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I was really surprised at the layers the characters had. It’s great when characters are fleshed out, but the ones in Birdman were strangely real. There aren’t any good people or bad people, but only people who have troubles that affect how they live their day to day lives. Each day that passes presents each character with their own set of problems, and the most entertaining part of this movie is watching each person deal with the issue, but also change a little bit because of it. The arcs that start in the beginning and get wrapped up as the movie progresses come so naturally and I believed everything I was watching, even though there were moments of fantasy strewn throughout the film. This is one of those movies that I think is just perfectly written. Every joke made me at least chuckle and the drama was enough to completely floor my emotions.

In my opinion though, the most impressive part of Birdman was the cinematography and the editing. The audience literally follows these characters around as they prepare for the show’s opening night. By that I mean that the camera doesn’t cut until a few minutes before the end of the movie. Now, I know that would be ridiculous to say, because it is ridiculous. It’s not like this movie is one continuous take, but it is cleverly edited to make it seem like it’s one take. Think of Alfred Hitchcock’s Rope, except the cuts are much more subtle. Does the film have to be edited like this in order to work? Certainly not. The movie would have been just fine if it was edited normally, but it did add a new dimension of appreciation and skill that wouldn’t have been there.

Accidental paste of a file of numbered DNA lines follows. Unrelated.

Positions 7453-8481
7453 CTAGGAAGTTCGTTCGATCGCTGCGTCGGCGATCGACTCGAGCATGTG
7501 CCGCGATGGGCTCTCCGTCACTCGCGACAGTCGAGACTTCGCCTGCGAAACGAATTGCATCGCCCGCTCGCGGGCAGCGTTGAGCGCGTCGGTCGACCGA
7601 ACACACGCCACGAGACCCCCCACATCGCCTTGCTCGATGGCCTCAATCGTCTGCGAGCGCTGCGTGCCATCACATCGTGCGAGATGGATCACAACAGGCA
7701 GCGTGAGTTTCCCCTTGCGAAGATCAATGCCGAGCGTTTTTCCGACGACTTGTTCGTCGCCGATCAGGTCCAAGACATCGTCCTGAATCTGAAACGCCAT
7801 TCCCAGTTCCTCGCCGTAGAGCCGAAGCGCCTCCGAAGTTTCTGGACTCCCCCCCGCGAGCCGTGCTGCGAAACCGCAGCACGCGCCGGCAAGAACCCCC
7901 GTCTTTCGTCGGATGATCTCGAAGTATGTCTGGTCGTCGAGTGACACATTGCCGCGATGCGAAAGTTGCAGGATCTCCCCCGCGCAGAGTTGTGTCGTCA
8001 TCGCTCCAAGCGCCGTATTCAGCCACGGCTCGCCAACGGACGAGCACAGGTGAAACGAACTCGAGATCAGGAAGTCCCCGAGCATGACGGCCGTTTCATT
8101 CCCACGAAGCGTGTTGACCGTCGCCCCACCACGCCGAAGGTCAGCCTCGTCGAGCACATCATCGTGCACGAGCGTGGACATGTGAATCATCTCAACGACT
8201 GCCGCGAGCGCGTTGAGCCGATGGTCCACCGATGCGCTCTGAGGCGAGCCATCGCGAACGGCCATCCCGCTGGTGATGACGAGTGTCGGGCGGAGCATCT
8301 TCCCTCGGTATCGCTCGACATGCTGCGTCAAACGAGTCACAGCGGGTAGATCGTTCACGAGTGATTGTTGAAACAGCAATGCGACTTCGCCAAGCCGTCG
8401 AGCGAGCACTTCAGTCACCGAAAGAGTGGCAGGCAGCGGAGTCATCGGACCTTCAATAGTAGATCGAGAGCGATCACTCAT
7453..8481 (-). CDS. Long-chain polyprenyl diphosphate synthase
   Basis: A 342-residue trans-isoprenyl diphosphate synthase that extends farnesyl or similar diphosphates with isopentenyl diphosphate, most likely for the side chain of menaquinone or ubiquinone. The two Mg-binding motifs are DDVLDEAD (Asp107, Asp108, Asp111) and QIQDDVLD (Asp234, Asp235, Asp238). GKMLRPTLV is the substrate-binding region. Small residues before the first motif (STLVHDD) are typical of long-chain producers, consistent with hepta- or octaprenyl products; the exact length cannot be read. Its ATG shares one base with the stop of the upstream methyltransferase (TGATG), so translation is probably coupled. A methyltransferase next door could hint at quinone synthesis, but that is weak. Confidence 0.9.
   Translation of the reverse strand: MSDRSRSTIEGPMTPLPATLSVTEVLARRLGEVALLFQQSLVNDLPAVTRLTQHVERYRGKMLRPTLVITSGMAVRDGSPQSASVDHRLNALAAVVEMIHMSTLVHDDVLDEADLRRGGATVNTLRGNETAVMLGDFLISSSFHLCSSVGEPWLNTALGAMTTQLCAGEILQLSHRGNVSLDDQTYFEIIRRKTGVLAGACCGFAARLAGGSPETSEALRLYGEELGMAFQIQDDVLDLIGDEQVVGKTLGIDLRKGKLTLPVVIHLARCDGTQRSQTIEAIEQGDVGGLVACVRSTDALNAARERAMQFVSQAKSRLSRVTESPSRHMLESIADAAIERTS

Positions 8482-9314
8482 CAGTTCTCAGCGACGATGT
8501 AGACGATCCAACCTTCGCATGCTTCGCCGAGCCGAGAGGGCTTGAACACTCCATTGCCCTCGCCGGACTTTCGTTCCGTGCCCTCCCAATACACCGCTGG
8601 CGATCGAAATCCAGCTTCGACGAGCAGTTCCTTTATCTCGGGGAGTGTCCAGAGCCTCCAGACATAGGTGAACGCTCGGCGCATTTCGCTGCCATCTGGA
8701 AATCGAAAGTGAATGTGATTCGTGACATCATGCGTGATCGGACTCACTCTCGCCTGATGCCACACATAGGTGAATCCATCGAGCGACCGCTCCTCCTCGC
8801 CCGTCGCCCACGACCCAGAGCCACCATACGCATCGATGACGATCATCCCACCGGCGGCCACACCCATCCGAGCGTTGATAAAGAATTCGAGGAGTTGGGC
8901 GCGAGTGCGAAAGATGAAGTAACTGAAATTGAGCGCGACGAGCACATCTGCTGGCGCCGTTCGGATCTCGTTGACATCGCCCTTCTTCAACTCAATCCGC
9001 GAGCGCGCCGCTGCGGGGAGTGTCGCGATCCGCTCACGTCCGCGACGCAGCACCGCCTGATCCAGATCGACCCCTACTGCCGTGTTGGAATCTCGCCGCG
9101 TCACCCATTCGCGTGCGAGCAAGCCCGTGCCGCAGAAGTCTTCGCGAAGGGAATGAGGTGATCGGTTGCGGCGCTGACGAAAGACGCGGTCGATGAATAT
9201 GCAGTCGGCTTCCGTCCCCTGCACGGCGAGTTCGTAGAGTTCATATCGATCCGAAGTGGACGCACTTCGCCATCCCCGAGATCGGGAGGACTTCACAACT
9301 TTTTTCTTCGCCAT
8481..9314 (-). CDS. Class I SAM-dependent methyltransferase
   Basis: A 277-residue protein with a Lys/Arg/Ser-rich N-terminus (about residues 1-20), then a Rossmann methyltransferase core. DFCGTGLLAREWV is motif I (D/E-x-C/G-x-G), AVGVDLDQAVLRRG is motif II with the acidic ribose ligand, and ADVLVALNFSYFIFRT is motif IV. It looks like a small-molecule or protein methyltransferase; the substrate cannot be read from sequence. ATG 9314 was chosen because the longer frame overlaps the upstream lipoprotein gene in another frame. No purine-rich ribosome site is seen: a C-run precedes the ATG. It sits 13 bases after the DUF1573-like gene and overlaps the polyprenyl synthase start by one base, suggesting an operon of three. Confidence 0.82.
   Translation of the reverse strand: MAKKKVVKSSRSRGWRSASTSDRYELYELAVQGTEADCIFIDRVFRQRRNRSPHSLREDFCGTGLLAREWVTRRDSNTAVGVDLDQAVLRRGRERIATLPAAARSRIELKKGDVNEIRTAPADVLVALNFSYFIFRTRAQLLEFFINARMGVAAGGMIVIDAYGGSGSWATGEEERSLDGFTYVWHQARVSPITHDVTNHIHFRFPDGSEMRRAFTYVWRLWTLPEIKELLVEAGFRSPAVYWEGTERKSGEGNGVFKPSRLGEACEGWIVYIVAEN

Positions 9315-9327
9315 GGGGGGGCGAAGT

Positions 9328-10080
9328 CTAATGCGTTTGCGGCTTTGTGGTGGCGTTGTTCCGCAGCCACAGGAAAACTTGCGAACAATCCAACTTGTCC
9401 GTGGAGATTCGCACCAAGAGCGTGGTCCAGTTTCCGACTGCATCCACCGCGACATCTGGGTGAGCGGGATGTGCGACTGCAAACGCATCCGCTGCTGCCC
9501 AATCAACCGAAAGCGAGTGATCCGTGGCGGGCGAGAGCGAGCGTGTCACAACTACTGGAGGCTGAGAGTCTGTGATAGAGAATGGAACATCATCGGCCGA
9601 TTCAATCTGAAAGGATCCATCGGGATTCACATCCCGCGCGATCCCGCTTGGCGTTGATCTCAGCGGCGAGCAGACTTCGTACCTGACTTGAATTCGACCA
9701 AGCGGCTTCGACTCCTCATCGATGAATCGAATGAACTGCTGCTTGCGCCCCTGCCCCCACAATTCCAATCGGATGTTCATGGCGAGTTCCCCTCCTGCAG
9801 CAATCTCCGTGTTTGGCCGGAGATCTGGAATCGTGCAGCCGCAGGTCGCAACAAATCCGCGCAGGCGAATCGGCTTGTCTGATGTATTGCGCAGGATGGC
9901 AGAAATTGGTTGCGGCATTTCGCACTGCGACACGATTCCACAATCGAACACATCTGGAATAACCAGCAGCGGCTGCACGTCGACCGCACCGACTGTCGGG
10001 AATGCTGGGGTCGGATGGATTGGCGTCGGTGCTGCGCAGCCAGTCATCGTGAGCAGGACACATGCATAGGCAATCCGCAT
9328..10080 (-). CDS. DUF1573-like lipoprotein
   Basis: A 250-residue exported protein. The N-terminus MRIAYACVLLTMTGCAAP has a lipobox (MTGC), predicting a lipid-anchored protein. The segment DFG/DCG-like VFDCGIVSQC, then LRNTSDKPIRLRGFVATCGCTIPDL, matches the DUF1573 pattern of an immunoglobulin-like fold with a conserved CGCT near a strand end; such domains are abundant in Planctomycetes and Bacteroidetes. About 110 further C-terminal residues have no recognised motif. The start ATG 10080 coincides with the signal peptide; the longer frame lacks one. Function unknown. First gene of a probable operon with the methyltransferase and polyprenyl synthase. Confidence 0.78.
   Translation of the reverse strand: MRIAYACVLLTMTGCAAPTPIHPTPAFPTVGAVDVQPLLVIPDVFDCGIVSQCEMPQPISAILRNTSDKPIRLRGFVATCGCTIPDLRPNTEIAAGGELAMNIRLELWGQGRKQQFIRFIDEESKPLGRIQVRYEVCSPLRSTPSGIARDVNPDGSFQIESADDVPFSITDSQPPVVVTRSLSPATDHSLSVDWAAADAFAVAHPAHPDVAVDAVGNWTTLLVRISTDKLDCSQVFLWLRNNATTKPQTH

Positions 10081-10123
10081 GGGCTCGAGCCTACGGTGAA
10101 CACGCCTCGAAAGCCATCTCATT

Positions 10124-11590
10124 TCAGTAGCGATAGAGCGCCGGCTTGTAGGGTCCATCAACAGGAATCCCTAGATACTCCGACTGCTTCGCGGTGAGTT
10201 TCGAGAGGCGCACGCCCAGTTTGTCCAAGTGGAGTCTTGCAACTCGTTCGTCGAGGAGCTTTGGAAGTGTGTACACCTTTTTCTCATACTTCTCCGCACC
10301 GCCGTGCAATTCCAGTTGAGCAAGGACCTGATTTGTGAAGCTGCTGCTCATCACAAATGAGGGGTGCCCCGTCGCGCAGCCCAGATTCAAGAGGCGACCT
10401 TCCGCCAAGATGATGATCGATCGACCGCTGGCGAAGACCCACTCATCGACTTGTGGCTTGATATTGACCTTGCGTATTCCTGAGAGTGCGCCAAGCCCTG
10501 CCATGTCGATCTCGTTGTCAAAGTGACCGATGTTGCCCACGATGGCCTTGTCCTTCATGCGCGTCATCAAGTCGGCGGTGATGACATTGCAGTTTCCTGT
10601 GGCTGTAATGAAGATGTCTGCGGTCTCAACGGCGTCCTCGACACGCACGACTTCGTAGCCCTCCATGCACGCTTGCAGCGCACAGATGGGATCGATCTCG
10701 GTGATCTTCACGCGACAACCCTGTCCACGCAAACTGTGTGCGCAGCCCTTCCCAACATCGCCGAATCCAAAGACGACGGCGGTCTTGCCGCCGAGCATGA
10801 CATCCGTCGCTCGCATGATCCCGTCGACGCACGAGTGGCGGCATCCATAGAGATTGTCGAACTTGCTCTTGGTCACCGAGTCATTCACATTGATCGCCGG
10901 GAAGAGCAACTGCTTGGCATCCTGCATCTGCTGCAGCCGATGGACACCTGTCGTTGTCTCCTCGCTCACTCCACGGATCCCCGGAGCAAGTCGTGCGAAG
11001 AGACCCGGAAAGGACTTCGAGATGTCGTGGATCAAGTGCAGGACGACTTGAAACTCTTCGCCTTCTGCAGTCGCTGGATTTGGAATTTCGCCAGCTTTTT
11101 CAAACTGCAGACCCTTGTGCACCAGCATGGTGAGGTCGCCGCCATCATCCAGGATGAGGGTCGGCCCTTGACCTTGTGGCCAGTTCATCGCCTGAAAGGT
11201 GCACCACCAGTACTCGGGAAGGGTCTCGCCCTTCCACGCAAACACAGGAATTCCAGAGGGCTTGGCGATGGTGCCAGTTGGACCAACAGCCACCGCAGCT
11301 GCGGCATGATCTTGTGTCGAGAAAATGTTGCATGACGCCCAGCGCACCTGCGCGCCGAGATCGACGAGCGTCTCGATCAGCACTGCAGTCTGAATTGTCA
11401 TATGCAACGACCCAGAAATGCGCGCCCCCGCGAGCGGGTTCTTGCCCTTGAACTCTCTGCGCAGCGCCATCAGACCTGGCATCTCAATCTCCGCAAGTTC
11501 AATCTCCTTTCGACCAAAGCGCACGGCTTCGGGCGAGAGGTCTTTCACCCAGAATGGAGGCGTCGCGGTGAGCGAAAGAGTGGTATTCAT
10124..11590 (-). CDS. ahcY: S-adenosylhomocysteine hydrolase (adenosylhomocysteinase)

Birdman is a movie that is sure to blow you away, just like it did with me. I went in expecting a lot and left feeling like I was given a lot more than I could’ve ever wanted. This is a comedy with an sort of depressing edge to it, but one that seems very understood by everyone working on the film. The bottom line is that every part of this movie came together so perfectly that it surprised me. If you haven’t gone out to see Birdman yet, consider it your duty as a human being to get to the theater as soon as possible!